It's an inescapable fact that with more business and consumer activities than ever taking place via digital channels, this year will see a huge increase in the amount of information that will be available to companies.
Therefore, what will separate the best-performing enterprises from their competitors will be how they harness this and convert raw data into useful insights that can guide decision-making and better serve customers.
Having the right big data analytics tools will play a key role in this – and one technology that's expecting to be central to the most effective deployment is in-memory computing.
In today's environment, where real-time and predictive analytics will be central to many big data projects, the need for fast results will be paramount – and this is where in-memory computing has a strong advantage over traditional data processing, which has to load data on to disks before information can be analysed. But as in-memory can conduct operations on RAM, it offers significant speeds advantage that can deliver results in a fraction of the time of traditional analytics platforms.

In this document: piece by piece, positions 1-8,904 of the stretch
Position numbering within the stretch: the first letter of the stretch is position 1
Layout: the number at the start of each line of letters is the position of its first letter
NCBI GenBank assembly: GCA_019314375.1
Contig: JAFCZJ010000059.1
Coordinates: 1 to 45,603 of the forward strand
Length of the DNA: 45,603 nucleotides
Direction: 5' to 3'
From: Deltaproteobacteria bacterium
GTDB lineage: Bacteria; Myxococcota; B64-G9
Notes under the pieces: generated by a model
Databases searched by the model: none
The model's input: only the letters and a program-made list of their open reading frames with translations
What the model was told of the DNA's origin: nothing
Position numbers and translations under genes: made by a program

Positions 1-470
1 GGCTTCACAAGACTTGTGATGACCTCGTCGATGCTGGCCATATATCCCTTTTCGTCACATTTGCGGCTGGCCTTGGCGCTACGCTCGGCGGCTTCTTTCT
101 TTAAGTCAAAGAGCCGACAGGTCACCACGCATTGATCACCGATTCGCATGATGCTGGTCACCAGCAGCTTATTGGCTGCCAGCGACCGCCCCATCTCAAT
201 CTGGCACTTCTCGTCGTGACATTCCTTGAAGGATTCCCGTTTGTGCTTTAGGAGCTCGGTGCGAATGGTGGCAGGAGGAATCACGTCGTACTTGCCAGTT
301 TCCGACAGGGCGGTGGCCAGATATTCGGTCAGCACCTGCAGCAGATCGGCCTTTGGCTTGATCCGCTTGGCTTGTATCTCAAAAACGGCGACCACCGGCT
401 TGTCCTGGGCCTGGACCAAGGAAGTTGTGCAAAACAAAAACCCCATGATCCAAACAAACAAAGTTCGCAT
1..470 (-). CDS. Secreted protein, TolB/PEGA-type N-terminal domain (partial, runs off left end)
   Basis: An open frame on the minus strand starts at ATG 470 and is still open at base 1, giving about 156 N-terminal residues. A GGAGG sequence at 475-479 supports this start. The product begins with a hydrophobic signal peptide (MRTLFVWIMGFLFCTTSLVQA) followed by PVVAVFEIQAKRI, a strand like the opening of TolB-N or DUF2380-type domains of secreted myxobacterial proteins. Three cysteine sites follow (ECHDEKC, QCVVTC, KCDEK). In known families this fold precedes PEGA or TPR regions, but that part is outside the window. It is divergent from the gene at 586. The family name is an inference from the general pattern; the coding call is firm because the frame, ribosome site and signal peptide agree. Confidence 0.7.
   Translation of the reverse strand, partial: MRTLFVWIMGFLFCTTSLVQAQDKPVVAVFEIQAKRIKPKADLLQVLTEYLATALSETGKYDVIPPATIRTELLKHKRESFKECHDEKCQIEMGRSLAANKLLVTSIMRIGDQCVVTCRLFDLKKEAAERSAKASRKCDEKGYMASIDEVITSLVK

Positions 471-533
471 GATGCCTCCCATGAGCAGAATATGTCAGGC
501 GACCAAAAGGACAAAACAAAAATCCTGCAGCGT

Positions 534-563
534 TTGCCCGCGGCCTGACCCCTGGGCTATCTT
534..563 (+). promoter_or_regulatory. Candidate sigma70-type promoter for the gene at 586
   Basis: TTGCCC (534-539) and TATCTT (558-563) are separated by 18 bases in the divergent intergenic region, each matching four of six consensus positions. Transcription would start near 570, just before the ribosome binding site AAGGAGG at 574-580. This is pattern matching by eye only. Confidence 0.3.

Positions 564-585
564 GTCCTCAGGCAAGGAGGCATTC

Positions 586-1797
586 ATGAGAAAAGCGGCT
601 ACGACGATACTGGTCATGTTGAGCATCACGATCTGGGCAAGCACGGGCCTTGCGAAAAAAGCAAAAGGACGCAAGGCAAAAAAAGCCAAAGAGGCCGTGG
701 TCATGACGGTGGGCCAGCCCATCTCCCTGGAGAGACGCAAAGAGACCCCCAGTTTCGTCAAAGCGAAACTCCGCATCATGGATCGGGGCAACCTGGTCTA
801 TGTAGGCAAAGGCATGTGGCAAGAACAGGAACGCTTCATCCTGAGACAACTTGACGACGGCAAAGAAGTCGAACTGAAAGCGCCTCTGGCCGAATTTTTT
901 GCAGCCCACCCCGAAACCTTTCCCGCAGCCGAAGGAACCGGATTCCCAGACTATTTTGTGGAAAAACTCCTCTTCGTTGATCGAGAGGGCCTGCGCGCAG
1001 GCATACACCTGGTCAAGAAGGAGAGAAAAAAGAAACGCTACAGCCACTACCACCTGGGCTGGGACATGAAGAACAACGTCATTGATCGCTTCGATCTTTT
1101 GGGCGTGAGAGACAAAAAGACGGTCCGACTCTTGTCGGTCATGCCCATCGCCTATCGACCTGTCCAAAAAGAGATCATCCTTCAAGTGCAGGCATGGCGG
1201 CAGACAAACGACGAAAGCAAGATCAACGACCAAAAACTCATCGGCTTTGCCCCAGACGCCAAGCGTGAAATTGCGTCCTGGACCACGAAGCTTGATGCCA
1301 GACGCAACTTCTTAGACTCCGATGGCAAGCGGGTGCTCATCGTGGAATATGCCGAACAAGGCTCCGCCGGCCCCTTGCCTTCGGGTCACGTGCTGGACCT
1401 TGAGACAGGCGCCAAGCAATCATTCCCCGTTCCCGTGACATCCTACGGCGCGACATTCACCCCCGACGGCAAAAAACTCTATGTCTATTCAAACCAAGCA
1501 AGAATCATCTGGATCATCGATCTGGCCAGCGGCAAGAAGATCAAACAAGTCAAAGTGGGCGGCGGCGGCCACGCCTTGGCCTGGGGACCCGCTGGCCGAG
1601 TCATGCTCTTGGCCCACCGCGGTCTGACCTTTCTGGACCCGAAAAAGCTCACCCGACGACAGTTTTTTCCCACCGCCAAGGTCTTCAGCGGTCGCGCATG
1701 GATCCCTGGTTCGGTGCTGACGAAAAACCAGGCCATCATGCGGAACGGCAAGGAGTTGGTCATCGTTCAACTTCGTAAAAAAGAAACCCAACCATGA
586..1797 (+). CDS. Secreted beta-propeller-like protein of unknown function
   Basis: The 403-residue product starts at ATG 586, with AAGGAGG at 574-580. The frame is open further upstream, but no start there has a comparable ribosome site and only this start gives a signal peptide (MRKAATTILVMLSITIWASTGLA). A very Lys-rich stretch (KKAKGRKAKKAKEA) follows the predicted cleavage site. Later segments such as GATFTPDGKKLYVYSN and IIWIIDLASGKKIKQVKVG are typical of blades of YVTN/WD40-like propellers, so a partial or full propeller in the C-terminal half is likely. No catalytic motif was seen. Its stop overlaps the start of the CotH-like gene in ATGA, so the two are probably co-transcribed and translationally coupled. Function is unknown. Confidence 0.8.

It was noted by Mathias Golombek, chief technology officer at Exasol, in an article for Data Center journal that in-memory has now become an accepted technology in the enterprise space, with more IT executives now viewing it as a crucial part of their highly-complex data management ecosystems.
"The need for high-performance in-memory layers on top of data silos will accelerate significantly in 2015, providing a critical role in extending the life of these older siloed systems before their eventual decommissioning and redeployment in the cloud," he wrote.
Mr Golombek also noted that demands for specialised, dedicated appliances that can provide performance, scalability and enterprise-ready capabilities will be accelerated by the availability of more business applications that are able to take advantage of insights gained from big data analytics.
Among the factors that may attract businesses to in-memory is falling prices for the necessary hardware, which have brought the technology within reach of more businesses than ever before.
With this no longer a barrier, firms can focus on other challenges. For instance, Mr Golombek observed that in the past, many businesses have held back from exploring in-memory solutions because of the confusion over the terminology and offerings surrounding the technology.
But as recognition of the importance of in-memory computing grows, the pressure to stay competitive will mean businesses need to tackle these challenges.
As a result of these demands, companies will increasingly find themselves looking to establish partnerships with a new guard of technology companies and providers. These firms can offer the expert advice and guidance enterprises need to fully embrace the new era of big data and achieve a step-change in their competitiveness.